Objectives: We attempted to classify causes of ischemic stroke in young adults using a progressive diagnostic algorithm and the ASCO (atherosclerosis, small-vessel disease, cardiac source, other cause) classification system.
Methods: Patients aged 16-54 years consecutively treated for acute ischemic stroke in a tertiary stroke unit were included in this retrospective analysis. Causes of stroke were classified using the ASCO system, which assigns a graded level of likelihood to each potential cause in individual patients. The initial etiologic workup included brain imaging, magnetic resonance or CT angiography of cerebral and cervical vessels, EKG, and routine blood studies. Patients without a definite cause of ischemic stroke after initial evaluation underwent transesophageal echocardiography.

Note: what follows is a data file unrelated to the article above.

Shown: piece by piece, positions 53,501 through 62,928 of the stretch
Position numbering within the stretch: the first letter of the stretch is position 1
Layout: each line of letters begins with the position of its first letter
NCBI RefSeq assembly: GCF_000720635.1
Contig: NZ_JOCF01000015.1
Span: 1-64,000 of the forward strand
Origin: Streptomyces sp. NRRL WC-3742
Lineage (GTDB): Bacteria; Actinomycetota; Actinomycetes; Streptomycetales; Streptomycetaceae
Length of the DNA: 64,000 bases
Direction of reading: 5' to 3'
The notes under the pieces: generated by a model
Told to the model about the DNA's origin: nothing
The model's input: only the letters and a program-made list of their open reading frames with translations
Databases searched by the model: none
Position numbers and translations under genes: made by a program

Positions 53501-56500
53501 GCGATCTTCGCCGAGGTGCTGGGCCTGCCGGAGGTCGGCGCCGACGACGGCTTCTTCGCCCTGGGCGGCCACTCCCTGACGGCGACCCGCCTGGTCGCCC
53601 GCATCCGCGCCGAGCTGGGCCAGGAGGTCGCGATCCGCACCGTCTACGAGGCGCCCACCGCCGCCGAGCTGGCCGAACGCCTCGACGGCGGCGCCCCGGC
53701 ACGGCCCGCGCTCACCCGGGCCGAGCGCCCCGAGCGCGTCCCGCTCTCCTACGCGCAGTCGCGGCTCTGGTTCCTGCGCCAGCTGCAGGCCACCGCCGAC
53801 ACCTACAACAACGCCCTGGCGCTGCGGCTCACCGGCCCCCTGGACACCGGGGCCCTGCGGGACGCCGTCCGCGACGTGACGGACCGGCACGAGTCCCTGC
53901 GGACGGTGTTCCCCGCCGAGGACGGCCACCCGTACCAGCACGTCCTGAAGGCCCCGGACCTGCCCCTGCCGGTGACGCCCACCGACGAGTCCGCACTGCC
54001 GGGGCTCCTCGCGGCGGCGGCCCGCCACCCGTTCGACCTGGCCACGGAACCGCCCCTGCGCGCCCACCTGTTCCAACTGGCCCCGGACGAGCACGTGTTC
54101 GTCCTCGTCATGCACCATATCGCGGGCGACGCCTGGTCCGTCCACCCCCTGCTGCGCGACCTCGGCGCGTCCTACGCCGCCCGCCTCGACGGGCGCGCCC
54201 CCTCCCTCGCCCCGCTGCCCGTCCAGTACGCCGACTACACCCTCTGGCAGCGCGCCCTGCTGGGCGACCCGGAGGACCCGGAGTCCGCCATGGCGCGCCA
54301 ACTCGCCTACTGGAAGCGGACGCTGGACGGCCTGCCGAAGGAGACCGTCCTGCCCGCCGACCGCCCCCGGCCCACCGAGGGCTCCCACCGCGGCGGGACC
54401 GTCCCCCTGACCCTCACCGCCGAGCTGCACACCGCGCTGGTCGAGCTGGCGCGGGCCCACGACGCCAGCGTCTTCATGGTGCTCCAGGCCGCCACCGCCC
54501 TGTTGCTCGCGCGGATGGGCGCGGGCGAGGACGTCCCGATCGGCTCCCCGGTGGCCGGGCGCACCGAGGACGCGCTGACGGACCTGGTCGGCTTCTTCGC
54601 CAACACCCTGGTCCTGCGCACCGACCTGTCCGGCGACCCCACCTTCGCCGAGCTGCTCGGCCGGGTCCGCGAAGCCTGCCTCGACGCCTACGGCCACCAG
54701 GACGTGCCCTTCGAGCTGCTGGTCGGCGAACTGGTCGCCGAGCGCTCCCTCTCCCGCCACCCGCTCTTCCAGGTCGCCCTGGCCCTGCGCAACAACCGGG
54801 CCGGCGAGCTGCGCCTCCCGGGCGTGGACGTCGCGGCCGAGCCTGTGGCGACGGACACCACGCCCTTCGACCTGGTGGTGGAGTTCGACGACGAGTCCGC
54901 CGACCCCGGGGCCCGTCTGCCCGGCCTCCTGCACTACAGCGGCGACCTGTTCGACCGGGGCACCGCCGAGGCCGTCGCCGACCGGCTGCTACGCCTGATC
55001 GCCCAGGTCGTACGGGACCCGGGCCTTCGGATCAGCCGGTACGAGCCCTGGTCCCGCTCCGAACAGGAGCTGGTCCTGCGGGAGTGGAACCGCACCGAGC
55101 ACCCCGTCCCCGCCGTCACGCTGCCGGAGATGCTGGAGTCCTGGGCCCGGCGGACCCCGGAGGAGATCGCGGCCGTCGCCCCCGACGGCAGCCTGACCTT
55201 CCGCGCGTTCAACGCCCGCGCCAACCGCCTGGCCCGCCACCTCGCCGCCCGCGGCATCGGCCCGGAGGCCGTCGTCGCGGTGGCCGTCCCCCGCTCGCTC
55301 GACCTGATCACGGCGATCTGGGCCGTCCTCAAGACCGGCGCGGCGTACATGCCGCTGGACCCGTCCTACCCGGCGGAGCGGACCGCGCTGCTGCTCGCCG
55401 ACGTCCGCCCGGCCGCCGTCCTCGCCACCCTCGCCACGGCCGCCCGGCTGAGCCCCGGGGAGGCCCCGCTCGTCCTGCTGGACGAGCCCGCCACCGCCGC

Results: We included 318 patients (195 men and 123 women); 131 patients were aged 16-44 years, and 187 were aged 45-54 years. A definite cause of stroke (ASCO grade 1) could be identified in 145 patients (45.5%). An uncertain cause of stroke (ASCO grade 2) was found in 59 (18.5%) further patients. Most (130 of 145) definite causes were identified by initial evaluation. The 2 major definite or uncertain causes of stroke were patent foramen ovale associated with atrial septal aneurysm (PFO-ASA) (20 of 131 [15.3%]) and dissection of the cervical or cerebral artery (19 of 131 [14.5%]) in patients aged 16-44 years and large-vessel atherosclerosis (37 of 187 [19.8%]) and PFO-ASA (23 of 187 [12.3%]) in patients aged 45-54 years.
Conclusions: Our findings suggest that PFO-ASA may be a major cause of ischemic stroke in young adults.
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